Obama says US committed to assist 'laborious' search for MH370

Obama says US committed to assist 'laborious' search for MH370

Obama says US committed to assist 'laborious' search for MH370

President Barack Obama today said the US was "absolutely committed" to provide more assets in the "laborious" hunt for the Malaysian jet in the Indian Ocean where a robotic mini-sub expanded its search area after failing to locate any wreckage despite 14 missions.

"I can tell you the United States is absolutely committed to providing whatever resources and assets that we can," Obama told a news conference here with Malaysian Prime Minister Najib Razak.

"It is a very challenging effort, a laborious effort and it is going to take some time," said Obama, who arrived in Malaysia yesterday on a three-day official visit.

Obama, whose visit to the South East Asian country comes in nearly five decades by a US President, also defended the Najib government over its handling of the search for the Malaysia Airlines Flight MH370, that mysteriously disappeared on March 8.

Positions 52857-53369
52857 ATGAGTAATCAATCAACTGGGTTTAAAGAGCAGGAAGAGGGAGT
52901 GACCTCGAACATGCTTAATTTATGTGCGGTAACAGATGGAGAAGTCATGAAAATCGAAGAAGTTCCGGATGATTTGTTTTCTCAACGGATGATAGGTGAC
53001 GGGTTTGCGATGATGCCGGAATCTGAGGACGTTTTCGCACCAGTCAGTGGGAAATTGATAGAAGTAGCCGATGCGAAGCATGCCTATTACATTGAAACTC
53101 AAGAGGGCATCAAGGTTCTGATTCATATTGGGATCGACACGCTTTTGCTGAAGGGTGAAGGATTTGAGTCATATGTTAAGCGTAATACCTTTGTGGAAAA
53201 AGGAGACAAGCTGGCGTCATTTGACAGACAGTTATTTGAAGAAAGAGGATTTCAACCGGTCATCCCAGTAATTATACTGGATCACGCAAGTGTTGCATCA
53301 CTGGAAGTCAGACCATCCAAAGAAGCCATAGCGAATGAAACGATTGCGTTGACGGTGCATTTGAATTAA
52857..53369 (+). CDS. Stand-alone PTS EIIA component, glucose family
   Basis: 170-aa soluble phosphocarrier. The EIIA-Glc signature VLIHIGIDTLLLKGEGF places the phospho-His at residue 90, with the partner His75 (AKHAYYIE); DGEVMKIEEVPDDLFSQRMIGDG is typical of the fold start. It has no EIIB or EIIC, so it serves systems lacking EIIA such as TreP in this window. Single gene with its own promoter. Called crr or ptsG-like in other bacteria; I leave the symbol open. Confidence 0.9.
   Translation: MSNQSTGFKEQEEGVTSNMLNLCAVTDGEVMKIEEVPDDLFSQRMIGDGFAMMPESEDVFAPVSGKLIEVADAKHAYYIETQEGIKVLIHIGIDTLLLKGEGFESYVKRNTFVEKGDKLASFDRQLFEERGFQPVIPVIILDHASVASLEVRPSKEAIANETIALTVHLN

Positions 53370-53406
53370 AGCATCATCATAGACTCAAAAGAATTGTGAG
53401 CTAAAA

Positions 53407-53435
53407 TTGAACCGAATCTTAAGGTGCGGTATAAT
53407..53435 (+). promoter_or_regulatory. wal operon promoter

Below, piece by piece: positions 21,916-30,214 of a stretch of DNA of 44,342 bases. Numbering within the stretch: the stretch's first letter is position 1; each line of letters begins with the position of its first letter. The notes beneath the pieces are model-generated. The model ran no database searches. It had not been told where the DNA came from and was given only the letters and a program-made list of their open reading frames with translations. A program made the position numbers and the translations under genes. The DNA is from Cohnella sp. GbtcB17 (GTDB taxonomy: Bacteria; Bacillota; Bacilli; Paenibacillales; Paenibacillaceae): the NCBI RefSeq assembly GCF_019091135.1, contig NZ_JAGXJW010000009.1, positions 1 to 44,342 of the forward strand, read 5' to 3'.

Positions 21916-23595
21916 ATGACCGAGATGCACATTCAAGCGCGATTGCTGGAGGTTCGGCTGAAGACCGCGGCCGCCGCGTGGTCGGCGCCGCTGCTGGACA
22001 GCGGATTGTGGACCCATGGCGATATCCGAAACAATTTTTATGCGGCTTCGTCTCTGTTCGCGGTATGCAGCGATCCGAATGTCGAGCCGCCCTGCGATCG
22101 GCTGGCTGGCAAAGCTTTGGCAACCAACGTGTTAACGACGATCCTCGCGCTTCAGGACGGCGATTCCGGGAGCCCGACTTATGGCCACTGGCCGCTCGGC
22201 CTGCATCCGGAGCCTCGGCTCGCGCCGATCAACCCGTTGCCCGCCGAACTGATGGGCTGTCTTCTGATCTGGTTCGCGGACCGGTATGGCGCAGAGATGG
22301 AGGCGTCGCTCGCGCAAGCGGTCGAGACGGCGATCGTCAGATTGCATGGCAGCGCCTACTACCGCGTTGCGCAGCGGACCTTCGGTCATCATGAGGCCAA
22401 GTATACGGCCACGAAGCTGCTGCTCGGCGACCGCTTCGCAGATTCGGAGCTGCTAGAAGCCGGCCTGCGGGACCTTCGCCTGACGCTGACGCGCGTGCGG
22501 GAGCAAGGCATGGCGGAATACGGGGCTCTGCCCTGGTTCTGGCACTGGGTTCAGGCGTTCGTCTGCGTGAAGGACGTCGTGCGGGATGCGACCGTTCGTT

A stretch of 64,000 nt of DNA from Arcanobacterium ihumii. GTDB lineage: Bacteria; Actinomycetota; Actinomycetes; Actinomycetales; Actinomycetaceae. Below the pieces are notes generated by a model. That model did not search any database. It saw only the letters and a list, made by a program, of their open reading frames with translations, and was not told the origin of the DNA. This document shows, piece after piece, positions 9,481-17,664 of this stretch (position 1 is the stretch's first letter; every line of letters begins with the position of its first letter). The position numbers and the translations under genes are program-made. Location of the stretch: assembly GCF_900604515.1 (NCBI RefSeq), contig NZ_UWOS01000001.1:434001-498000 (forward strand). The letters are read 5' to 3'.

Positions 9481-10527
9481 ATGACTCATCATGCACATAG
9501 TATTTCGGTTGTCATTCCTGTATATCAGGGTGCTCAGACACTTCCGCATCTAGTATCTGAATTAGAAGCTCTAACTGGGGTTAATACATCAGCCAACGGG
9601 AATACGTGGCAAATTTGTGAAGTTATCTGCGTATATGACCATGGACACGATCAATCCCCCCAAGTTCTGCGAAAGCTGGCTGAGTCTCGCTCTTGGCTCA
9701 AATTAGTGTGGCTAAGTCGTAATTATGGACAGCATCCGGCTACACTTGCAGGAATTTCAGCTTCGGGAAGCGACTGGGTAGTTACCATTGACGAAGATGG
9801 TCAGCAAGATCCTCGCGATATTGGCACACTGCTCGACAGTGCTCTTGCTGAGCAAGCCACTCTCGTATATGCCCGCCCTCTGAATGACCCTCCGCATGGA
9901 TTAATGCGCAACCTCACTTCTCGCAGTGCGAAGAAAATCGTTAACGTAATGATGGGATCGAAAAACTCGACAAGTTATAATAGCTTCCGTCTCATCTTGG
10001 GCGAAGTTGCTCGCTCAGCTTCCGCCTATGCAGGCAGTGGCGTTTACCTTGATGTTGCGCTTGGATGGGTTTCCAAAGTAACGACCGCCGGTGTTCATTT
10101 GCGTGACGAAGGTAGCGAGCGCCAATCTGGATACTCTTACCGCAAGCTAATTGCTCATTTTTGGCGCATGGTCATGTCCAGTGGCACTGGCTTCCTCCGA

The Malaysian government has come under criticism from relatives of the 239 people, including five Indians, aboard the plane for allegedly hiding information and lack of transparency.

Obama urged "full transparency" but said the US and other countries involved in the multinational search for the plane have found the Malaysian government "fully forthcoming with us in terms of the information that they have."

In Perth, Joint Agency Coordination Centre (JACC) leading the search said Autonomous Underwater Vehicle (AUV) Bluefin-21 scouring the Indian Ocean seabed for wreckage of the plane has failed to yield results after 14 missions and searching over 95 per cent of the focused underwater search area.

The Bluefin - a US Navy probe equipped with side-scan sonar - is currently completing mission 15 even as the planned air and surface search was suspended for today due to deteriorating weather conditions.

No contacts of interest have been found to date and the robotic mini-submarine is expected to continue examining the areas adjacent to it during mission 15, the JACC said in a statement 51 days after the plane vanished from radar screens.

Obama, whose visit to Malaysia is the first by a sitting US President since President Lyndon B Johnson in 1966, said he "completely understands the heartache the families are going through and want some answers".

Malaysia is the third leg of his four-nation tour of Asia that has taken him to Japan and South Korea.

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